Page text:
Even amidst a pandemic, as schools across the nation are struggling to make ends meet, the coaching carousel keeps on spinning.
South Carolina became the first Power Five team to make a coaching change this season on Sunday, firing Will Muschamp after five years on the job. And guess who has already come up as a potential candidate: UCF’s own Josh Heupel.
The Athletic reported that, with his buyout finally dropping in December, Heupel could be a coach the Gamecocks will take a look at. This is bad, bad news for UCF.
Yes, I know. Many UCF fans unhappy with Heupel’s performance are eager for him to move on. They see it as a chance for the Knights to get back to the undefeated days we saw under Scott Frost, or to find a new up-and-coming coach unafraid to run up scores and drop 70 on unsuspecting opponents.
Now let’s come back to reality and go over why Heupel leaving would be a devastating development for UCF.
The first reason is by far the most obvious, and yet somehow the least considered, by fans: the pandemic has devastated UCF. AD Danny White has made clear that the school is suffering severely financially. Various construction projects are on hold. The athletic department is projected to lose as much as $14 million this year, is under a hiring freeze and cut $1.6 million from its budget.
I truly can’t imagine a worst time for the Knights to have to try to hire a new coaching staff. And you can’t even fall back on the argument that UCF would get lots of money from the buyout, since it reportedly drops dramatically in December as part of Heupel’s contract.
And then there’s the other big reason Heupel moving on could be catastrophic for UCF: the simple fact that coaching changes are volatile, risky and often don’t work out. There’s a big chunk of Knight Nation that would argue this most recent coaching change didn’t work out. So, let’s take a look at perspective over reality.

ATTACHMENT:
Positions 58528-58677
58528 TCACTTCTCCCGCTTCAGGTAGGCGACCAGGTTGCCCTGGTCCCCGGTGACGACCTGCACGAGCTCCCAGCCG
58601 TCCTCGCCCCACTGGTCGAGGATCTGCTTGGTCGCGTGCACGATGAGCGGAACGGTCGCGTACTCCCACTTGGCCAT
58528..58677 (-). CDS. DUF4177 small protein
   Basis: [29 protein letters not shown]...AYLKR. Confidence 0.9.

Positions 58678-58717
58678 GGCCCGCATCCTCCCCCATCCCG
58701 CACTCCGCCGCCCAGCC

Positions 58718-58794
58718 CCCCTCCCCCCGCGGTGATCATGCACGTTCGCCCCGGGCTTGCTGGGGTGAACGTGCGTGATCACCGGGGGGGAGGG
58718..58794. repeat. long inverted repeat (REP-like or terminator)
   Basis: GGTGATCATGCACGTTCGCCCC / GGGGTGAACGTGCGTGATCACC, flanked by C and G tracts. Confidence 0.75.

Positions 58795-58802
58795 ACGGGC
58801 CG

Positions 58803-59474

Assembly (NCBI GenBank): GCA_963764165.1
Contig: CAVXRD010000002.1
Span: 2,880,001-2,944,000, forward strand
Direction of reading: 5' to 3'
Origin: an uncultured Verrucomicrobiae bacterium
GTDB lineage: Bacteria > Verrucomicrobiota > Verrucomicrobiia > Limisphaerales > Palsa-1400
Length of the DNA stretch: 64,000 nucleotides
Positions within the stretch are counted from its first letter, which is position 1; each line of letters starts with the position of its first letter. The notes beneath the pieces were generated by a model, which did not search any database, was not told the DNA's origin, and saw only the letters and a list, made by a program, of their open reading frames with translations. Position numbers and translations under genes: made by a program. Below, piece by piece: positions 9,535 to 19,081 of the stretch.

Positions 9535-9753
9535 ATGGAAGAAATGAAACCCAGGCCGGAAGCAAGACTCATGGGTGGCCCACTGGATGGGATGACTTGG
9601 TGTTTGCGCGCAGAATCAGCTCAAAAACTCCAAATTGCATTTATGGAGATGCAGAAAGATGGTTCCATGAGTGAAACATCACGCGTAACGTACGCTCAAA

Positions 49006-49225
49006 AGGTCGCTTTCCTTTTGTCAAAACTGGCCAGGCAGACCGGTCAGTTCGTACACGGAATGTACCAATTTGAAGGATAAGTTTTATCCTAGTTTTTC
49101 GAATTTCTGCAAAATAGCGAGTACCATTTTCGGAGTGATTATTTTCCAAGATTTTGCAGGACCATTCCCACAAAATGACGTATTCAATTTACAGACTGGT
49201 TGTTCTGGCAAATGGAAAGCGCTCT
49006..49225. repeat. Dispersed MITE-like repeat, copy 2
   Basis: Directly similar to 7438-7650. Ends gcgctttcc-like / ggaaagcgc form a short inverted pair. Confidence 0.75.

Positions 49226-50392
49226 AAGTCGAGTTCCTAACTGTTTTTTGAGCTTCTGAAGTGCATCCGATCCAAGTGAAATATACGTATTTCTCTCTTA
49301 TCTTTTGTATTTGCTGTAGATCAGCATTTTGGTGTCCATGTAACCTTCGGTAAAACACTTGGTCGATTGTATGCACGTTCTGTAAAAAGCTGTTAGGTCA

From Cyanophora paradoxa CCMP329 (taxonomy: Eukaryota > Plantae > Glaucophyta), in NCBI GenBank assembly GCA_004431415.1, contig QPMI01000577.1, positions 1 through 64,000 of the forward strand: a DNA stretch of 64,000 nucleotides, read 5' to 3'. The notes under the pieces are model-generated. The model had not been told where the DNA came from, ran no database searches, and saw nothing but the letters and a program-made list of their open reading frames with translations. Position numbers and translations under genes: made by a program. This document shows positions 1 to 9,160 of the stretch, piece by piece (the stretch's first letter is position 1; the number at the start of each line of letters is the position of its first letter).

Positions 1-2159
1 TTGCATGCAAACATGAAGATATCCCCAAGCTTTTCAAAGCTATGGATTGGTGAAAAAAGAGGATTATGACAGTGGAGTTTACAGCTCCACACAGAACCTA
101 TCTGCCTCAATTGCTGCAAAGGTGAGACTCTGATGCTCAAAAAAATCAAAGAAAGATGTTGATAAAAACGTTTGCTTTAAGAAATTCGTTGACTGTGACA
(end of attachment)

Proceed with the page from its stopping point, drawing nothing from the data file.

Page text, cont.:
In three years as head coach, Heupel has taken UCF to the same number of New Year’s Six Bowls as Frost did. He has won as many conference championships as Frost did. The team has finished in the Top 25 every year that he has been at the helm. His 27-6 record is the best ever for a UCF coach.
That being said, it certainly has not been a perfect tenure. That overall record drops to 17-6 when excluding games that McKenzie Milton played in and the Knights are just 2-6 in single possession games under Heupel (after going 5-3 in such games under Frost).
You can pretty much pick out whichever stats fit your Heupel narrative. Maybe he’s the best coach in UCF history. Maybe he’s the worst coach since 2003. You can find stats to back up both claims.
But about the worst thing you can realistically get away with calling the Heupel hire is average. Perhaps Frost was a better coach, but Heupel certainly is not bad. There’s simply no evidence, on-field results or otherwise, to support that argument. I’m sorry Knight Nation, but not making a New Year’s Six every year does not make a coach bad. Leading a team to a Top 25 finish multiple years in a row (with four different starting QBs) is not bad.
So here’s the problem. What happens if UCF fans get their wish, Heupel leaves for South Carolina… and the Knights make an actual bad hire? Have fans forgotten what that could look like?
From the UCF perspective, a new coach coming in and, within two years, turning a 13-0 team into a 10-3 team makes him a bad coach.
What does that make Charlie Strong? He took over a USF team that had just had its best season in history. Two years later, they were 7-6. By the time Strong was finally fired, they had become the worst program in the AAC. And he was considered a no-brainer hire!
If Heupel is so bad, then how would you describe Major Applewhite? In Tom Herman’s two years, Houston won a Peach Bowl, a conference title, beat No. 3 Oklahoma, No. 3 Louisville and went 22-4. Applewhite never won more than eight games in a season. The Cougars are still trying to claw their way back.
Memphis has gone from 12-1 to 4-3 since Mike Norvell left. Cincinnati spent a whole era struggling under Tommy Tuberville, going seven years between Top 25 seasons.
Knight Nation needs to understand that UCF’s “drop-off” under Heupel is nothing. The Knights lost a generational, nationally coveted coach in Scott Frost. Since he left, they’ve been back to the New Year’s Six and have never finished outside the Top 25. That is a miraculous blessing.
Heupel may not be Frost. But rolling the dice, in a cashless pandemic year, and hoping to somehow find three straight head coaches that can keep UCF at the Top 25 level is not an easy, or enviable place to be. Heupel’s name showing up in coaching rumors shouldn’t elate you. It should terrify you.